Do not bounce or jerk. If you feel unsteady hold onto a wall or sturdy chair for support. These stretches should not be painful or hurt, but you should feel a gentle stretch along the muscles indicated.
Some stretches have an alternative way of doing them.
You only have to do one method (whichever is easiest for you).
Place one foot in front of the other with the front leg bent and the back leg straight. Keep the heel of the back leg on the floor, bend the front knee until you feel a stretch in you calf.
With your feet just over shoulder width apart and feet pointing forward, place your hands on your hips and bend one knee to take your weight over on one leg. Keep the other leg straight and both feet flat on the floor. Bend the knee until you feel a stretch in your inner thigh.
Holding onto a wall or sturdy chair or table bend the leg furthest away from the wall, hold your ankle or trouser leg and gently pull your foot towards your bottom. Try to keep your knees together and body upright. You should feel a stretch in the front of your thigh.
Or standing on one leg, stretch the other one out behind you with the tips of your toes on the floor. Gently push your hips forward until you can feel a stretch over the front of your hip and down the front of your thigh.
With both feet together, bend both knees. Slide one foot forward so that the front leg is straight, while the back leg remains bent. Place your hands onto the bent knee for support. You should feel a stretch in the back of your thigh, if not lift the toes of your front foot off the floor so that you are resting on the heel.
Or sitting on the edge of a chair, slide one foot forward so that the front leg is straight while the back leg remains bent with your foot flat on the floor.
Place your hands onto the bent leg for support. You should feel a stretch in the back of your thigh, if not lift your toes of your straight leg off the floor so that you are pushing on the heel.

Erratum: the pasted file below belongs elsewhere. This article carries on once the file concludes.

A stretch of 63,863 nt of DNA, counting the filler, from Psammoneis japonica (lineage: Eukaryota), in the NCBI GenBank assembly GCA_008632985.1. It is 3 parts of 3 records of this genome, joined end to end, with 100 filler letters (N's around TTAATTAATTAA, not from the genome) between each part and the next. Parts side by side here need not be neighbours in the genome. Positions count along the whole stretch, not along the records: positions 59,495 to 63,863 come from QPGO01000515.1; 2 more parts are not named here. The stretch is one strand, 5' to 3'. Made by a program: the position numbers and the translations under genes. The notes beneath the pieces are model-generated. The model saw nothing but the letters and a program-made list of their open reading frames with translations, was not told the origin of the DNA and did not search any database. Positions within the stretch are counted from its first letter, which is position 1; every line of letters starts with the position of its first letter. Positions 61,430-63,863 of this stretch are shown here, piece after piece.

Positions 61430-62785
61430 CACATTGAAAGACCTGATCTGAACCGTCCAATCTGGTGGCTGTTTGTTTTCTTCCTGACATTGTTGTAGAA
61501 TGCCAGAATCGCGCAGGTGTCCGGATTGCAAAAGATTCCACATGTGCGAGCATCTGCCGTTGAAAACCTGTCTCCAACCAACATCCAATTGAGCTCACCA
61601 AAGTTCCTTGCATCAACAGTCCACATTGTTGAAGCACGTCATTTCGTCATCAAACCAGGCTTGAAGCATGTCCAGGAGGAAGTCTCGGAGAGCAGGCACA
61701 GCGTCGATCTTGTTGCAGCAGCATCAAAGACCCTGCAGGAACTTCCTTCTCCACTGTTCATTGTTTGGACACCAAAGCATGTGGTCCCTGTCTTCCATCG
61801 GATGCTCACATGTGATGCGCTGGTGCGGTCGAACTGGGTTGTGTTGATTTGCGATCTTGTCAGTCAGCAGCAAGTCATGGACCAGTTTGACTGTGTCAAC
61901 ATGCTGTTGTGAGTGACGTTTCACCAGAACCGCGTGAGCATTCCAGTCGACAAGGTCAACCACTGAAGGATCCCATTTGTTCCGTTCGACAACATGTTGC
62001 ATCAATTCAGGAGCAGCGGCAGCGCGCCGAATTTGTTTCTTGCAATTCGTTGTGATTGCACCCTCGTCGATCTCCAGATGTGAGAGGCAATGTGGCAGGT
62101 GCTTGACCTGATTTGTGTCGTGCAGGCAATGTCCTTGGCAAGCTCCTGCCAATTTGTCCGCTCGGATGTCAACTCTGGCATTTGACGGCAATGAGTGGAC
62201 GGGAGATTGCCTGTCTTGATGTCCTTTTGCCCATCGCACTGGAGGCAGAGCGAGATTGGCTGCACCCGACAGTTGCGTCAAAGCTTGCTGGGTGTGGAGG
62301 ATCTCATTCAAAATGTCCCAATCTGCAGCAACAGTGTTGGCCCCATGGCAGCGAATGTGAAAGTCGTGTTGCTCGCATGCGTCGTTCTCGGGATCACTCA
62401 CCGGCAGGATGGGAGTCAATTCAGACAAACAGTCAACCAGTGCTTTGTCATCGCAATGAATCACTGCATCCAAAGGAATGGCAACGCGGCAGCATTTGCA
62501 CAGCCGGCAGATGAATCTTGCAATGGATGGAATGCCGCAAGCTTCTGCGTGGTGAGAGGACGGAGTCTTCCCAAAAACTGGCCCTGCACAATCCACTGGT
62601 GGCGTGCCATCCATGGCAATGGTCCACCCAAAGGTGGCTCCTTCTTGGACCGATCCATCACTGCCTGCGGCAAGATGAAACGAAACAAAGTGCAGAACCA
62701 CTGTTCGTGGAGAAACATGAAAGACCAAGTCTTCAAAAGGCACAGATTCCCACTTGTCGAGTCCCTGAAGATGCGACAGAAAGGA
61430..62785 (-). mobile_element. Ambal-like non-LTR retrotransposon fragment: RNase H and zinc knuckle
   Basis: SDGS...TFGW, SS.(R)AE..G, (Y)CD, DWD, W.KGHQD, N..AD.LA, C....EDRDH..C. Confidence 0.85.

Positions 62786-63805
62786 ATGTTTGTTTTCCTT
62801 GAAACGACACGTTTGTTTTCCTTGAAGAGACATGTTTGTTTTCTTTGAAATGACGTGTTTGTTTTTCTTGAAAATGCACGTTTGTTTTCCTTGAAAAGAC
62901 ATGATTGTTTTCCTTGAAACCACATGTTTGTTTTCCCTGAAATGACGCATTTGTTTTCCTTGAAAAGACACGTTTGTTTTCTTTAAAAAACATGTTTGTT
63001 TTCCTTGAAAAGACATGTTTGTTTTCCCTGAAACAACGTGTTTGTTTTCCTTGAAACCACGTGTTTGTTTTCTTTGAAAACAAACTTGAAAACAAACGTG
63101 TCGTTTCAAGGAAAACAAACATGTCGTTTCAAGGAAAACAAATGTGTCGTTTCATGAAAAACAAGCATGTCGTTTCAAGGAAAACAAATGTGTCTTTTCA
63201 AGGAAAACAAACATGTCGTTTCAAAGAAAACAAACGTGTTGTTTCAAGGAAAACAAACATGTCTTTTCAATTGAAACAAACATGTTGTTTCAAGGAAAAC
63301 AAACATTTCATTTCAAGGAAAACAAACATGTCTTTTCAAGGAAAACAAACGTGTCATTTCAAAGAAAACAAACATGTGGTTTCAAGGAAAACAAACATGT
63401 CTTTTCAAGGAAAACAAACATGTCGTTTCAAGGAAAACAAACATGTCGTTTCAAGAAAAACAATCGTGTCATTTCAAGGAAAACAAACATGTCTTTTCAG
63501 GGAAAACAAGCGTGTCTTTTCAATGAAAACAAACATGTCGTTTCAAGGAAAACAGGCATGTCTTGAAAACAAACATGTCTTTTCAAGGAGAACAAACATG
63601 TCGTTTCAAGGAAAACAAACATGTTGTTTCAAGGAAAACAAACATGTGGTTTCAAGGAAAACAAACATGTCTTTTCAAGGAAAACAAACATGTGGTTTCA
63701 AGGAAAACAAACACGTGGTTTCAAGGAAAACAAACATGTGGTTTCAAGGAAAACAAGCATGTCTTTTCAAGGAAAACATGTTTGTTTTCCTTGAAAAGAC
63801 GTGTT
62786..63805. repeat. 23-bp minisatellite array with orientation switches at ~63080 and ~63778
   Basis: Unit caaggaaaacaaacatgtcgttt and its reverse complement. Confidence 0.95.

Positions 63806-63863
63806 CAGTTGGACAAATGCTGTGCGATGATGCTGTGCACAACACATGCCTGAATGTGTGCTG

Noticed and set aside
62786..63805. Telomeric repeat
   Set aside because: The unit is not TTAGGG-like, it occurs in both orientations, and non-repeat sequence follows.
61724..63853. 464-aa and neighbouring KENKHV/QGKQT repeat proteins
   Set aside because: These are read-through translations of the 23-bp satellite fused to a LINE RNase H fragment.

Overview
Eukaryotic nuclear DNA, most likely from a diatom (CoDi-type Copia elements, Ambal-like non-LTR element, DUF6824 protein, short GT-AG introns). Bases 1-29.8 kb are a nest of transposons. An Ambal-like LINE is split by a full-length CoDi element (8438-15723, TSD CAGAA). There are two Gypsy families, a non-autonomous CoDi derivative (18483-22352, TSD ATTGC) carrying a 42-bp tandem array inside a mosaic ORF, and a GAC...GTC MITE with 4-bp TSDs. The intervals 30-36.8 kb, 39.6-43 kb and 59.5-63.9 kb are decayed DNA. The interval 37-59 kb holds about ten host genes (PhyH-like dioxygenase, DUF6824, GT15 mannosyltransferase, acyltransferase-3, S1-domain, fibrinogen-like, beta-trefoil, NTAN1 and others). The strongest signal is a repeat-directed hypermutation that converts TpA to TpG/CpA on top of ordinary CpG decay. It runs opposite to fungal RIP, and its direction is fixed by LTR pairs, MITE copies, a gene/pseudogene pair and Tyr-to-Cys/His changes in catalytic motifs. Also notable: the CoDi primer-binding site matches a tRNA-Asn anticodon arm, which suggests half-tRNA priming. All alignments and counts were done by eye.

Bend your arm so that your hand is on your shoulder. Slide your hand over your shoulder towards your shoulder blade. With the opposite arm gently push the arm back until you feel a stretch down the back of your arm
Also keeping your arm straight, take it across your body at shoulder height. Use the other arm to gently hug your arm into your body so that you feel a stretch along the back of your arm.
Place your hands on the small of your back and press your chest forward until you can feel a gentle stretch across the front of your chest.
Or hold your hands together behind your back. Keeping your arms straight, lift your arms away from you until you can feel a stretch across your chest.
South Tees Hospitals NHS Foundation Trust would like your feedback. If you wish to share your experience about your care and treatment or on behalf of a patient, please contact The Patient Experience Department who will advise you on how best to do this.
This service is based at The James Cook University Hospital but also covers the Friarage Hospital in Northallerton, our community hospitals and community health services.